8.5/10
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3 user 2 critic

Factor 8: The Arkansas Prison Blood Scandal (2005)

A shocking expose of a prison blood donor program during the Clinton governorship in Arkansas. Infected prisoners slipped through the cracks and tainted blood made it into pharmaceuticals ... See full summary »

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Cast

Credited cast:
Edwin Barron Jr.
John Byus
Kelly Duda ...
Himself
Hezile Earl
Francis 'Bud' Henderson
Rolf Kaestel
Mark Kennedy
James Kreppner ...
Himself
Jim Lovel
Randal Morgan
John Schock ...
Himself
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Storyline

A shocking expose of a prison blood donor program during the Clinton governorship in Arkansas. Infected prisoners slipped through the cracks and tainted blood made it into pharmaceuticals sold to patients in Canada, Europe and Asia, infecting them with the deadly diseases hepatitis C and AIDS. Written by Duda, Kelly

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What the billion-dollar drug companies, the federal government and the State of Arkansas don't want you to see ... Because people are still dying.


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8 November 2005 (USA)  »

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1.33 : 1
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Trivia

Actor/director Mel Gibson once asked Kelly Duda how he avoided getting killed making Factor 8. See more »

Quotes

Earl, Hezile: It's all about the money.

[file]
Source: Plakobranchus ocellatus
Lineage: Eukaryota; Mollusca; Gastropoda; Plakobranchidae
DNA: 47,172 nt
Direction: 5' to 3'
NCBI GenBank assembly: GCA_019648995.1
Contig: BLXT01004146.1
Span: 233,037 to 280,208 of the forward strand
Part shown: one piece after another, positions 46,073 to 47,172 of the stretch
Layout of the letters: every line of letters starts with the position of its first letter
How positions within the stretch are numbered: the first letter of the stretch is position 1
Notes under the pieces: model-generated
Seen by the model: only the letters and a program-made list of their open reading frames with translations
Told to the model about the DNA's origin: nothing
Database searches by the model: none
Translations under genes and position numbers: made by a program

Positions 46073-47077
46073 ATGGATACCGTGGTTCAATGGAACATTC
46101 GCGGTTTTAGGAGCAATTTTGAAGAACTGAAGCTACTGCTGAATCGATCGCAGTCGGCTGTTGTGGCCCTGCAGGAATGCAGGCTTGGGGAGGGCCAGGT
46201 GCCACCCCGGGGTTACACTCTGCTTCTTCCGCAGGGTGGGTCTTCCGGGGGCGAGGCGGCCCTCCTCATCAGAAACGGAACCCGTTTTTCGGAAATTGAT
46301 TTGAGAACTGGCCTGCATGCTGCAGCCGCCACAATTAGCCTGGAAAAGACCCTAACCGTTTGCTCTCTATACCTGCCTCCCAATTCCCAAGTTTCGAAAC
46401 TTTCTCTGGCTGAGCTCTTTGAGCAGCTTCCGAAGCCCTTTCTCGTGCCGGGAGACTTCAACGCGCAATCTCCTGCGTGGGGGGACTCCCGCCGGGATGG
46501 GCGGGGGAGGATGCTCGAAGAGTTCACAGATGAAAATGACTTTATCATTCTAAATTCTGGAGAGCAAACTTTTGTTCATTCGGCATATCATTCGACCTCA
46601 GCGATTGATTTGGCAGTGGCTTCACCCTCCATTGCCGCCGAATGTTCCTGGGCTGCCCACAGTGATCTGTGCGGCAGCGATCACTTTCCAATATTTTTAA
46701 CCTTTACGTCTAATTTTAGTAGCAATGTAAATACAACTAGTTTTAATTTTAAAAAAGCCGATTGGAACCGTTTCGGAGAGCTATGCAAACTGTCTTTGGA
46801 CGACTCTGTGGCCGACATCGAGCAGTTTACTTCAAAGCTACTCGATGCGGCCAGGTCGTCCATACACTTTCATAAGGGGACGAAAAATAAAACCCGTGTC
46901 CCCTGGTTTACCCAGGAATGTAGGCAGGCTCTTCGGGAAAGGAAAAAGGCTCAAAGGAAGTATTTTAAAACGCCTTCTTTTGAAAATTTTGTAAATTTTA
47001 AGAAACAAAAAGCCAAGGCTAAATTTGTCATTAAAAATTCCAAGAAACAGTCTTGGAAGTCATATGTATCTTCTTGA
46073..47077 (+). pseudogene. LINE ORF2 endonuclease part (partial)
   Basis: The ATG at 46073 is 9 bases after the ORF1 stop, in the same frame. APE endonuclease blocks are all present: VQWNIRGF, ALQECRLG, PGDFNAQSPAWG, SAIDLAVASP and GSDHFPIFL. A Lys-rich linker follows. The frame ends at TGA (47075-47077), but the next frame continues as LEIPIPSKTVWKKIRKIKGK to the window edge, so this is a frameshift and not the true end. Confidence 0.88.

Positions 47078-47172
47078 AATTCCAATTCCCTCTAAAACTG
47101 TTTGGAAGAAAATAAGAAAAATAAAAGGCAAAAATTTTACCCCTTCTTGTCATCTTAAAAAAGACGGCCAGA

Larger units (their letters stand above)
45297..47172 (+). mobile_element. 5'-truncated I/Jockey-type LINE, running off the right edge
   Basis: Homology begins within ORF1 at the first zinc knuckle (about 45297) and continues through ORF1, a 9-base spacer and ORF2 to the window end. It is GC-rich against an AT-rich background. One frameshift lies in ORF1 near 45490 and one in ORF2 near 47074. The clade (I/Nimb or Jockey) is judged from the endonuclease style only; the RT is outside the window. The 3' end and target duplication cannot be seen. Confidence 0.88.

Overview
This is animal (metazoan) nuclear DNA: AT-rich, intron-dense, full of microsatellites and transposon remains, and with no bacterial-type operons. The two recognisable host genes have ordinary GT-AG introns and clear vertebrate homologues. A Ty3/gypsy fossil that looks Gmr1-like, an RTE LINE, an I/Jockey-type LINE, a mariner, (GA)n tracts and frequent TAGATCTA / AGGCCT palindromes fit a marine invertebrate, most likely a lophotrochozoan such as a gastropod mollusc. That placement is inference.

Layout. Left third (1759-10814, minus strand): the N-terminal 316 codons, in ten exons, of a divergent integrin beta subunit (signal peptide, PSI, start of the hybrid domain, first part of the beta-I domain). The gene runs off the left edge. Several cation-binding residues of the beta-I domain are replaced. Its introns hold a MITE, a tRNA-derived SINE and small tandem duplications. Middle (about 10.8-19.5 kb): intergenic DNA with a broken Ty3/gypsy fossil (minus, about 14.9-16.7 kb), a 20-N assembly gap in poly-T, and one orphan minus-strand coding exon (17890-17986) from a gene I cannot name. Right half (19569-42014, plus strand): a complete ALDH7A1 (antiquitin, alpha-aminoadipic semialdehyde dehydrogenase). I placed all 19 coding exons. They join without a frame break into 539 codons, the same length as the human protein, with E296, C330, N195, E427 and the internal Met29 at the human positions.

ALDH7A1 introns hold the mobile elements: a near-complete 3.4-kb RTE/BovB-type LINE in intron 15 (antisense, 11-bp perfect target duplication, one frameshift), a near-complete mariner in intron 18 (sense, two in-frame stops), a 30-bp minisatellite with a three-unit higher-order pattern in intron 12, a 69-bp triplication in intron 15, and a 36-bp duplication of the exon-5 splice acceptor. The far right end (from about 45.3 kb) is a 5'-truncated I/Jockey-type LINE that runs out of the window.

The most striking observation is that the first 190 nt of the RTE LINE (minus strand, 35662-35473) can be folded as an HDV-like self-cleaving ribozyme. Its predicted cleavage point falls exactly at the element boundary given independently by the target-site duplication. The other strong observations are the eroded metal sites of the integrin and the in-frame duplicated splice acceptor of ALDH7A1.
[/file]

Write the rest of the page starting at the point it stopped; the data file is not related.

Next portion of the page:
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User Reviews

 
A powerful, shocking insight; exactly what documentaries should do
29 September 2006 | by (London, England) – See all my reviews

I had a chance to see this picture at the raindance film festival, and it was a powerful experience. The documentary never lends itself to over sentimentality or polarised personal diabtribes, it simply works factually, logically and aggressively to uncover truth, and in doing so makes some truly shocking discoveries about a scandal that still deeply effects the lives of many people today. It can be a little dry at times, but if anything that lends to its credibility, its the kind of film a lot of people should be watching, and hopefully Kelly Duda will get the audience his film deserves.

It centres around the history of blood transfusions from a prison in Arkansas, where inmates were allowed to give blood in a profit business organisation, seemingly irrespective if they were infected with Hep B, Hep C or HIV. Unbelievably, this blood was then sold to labs in canada and europe to be used in blood transfusions, and as a result many haemophiliacs caught these fatals diseases. Duda makes it quite clear that knowledge of the contamination was apparent and yet no heads rolled. The violent history of the prison is also laid bare, which was the most shocking part of the documentary, as it seems the precedent of blood taking was begun with a series of scientific experiments performed at the inmates expense, even death, in the early sixties. This was harrowing to say the least.

The documentary then reveals that when the scandal broke in Canada, the blood prison system was shut down, only to be reopened under Bill Clinton's governorship. This is the really world scale impact of the documentary, it seems Clinton appointed friends to oversee the prison blood business, as the levels of money involved seemed to precipitate his aiding of the business remaining in existence, despite the previous contaminations. It's powerful, far reaching and unsettling, and the personal stories and personalities dotted around the picture, really give it a human feeling


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